P.D. James and Ruth Rendell were the reigning queens of British mystery at the end of the 20th Century.  I read them both compulsively, but Rendell's books sometimes ventured into the macabre, while James stayed stolidly in the realm of the police procedural, a genre that I love.  However, with Cordelia Gray, James created a woman in a man's world, since Gray decides to run her own detective agency and must face all of the critics who consider her an "unsuitable" choice, even as she shows an affinity for investigation and travels to Cambridge to investigate the death of a young man.  (See my blog post about P.D. James on the main page).

 

The Blue Hammer (Ross MacDonald, 1976)

Once I read a Ross MacDonald mystery, I had to read them all.  He is a master of plot and prose, and no one writes as satisfying a metaphor as does McDonald, whose books are grim but compelling--the kind you have to stay up all night to finish rather than wait until tomorrow.  I loved all his books, but this one, his last, is perhaps my favorite.

 

F is or Fugitive (Sue Grafton, 1990)

There's not a bad book in Grafton's alphabet series, but this one was always one of my favorites, and Kinsey Milhone is such a wonderful, independent, smart and plucky detective that I never really wanted one of her investigations to end--except that I needed to know who committed the crime, and Grafton often fooled me.  Grafton often writes of her admiration for Ross MacDonald (see above), and her writing reflects his effect on her.  Like MacDonald, Grafton often has her detective investigating cold cases--in the case of this book, a murder seventeen years in the past--because it provides rich fodder for characterization: we are reading about people who have had a long time to contemplate the victim's demise, and this often gives them insights that they could not originally give the police.  A terrific read.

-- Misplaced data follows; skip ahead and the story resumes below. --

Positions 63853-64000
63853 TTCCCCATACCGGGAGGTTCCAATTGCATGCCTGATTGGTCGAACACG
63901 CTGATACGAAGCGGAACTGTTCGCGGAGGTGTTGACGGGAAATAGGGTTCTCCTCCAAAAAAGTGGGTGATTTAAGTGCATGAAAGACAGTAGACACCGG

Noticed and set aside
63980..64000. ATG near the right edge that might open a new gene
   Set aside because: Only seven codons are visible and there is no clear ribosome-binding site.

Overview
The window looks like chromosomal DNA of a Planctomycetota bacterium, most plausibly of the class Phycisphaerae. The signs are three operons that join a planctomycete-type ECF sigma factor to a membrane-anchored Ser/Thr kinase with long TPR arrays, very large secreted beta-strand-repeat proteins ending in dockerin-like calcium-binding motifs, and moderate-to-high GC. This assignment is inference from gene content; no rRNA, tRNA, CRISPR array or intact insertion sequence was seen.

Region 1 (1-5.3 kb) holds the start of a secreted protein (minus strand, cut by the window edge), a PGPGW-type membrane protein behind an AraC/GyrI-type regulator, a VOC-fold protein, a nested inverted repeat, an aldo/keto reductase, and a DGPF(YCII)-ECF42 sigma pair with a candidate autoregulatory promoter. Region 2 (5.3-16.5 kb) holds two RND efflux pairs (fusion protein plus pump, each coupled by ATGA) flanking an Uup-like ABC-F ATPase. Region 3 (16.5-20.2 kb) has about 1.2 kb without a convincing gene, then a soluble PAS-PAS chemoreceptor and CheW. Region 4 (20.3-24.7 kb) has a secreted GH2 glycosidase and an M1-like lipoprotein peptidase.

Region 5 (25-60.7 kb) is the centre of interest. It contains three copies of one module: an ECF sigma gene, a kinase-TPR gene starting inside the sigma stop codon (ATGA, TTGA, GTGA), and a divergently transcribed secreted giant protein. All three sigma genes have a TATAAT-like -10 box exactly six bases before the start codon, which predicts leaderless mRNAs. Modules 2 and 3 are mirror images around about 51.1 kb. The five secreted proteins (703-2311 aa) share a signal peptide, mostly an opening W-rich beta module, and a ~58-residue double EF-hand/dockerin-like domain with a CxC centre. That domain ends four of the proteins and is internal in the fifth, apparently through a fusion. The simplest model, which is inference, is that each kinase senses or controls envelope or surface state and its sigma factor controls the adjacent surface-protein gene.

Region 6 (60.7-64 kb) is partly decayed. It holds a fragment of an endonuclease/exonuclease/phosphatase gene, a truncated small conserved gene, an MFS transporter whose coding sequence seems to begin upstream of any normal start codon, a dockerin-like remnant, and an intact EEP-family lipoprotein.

A Shred of Evidence (Jill McGown, 1995)

Any mystery novel by Jill McGown is worth reading, and the author herself died too soon in 2007, while there were many Inspector Lloyd and Judy Hill novels yet to be written.  McGown perfectly balanced the secret romance of her chief inspector and his colleague with the truly intricate crimes she dreamed up for them to solve.  I love all of her books, and they are some of the rare few on my permanent keepers shelf.

 

The Millennium Series (Stieg Larsson, 2005-2007)

Larsson's Girl with the Dragon Tattoo trilogy was occasionally uneven in its writing, but he is one of the most dynamic storytellers I've ever encountered, and Lizbeth Salander is the greatest hero of the 21st century.  The first book was slow to start, but once you hit the interesting details, you won't be able to put the book down--or the next one, or the next.  It's a shame that Larsson died before he could see the immense success these books had al over the world, but what a masterful series he offered in praise of the strength and ingenuity of women!

 

 

Playing for the Ashes (Elizabeth George, 2008)

Elizabeth George is a captivating writer, and once I started her series starring Inspector Thomas Lynley and his unlikely sidekick Barbara Havers, I sought out every new book in the series.  George writes very long books, and yet, thanks to her gift for including just the right details and spot-on descriptions, they are the kind of books one cannot put down until they've reached the resolution.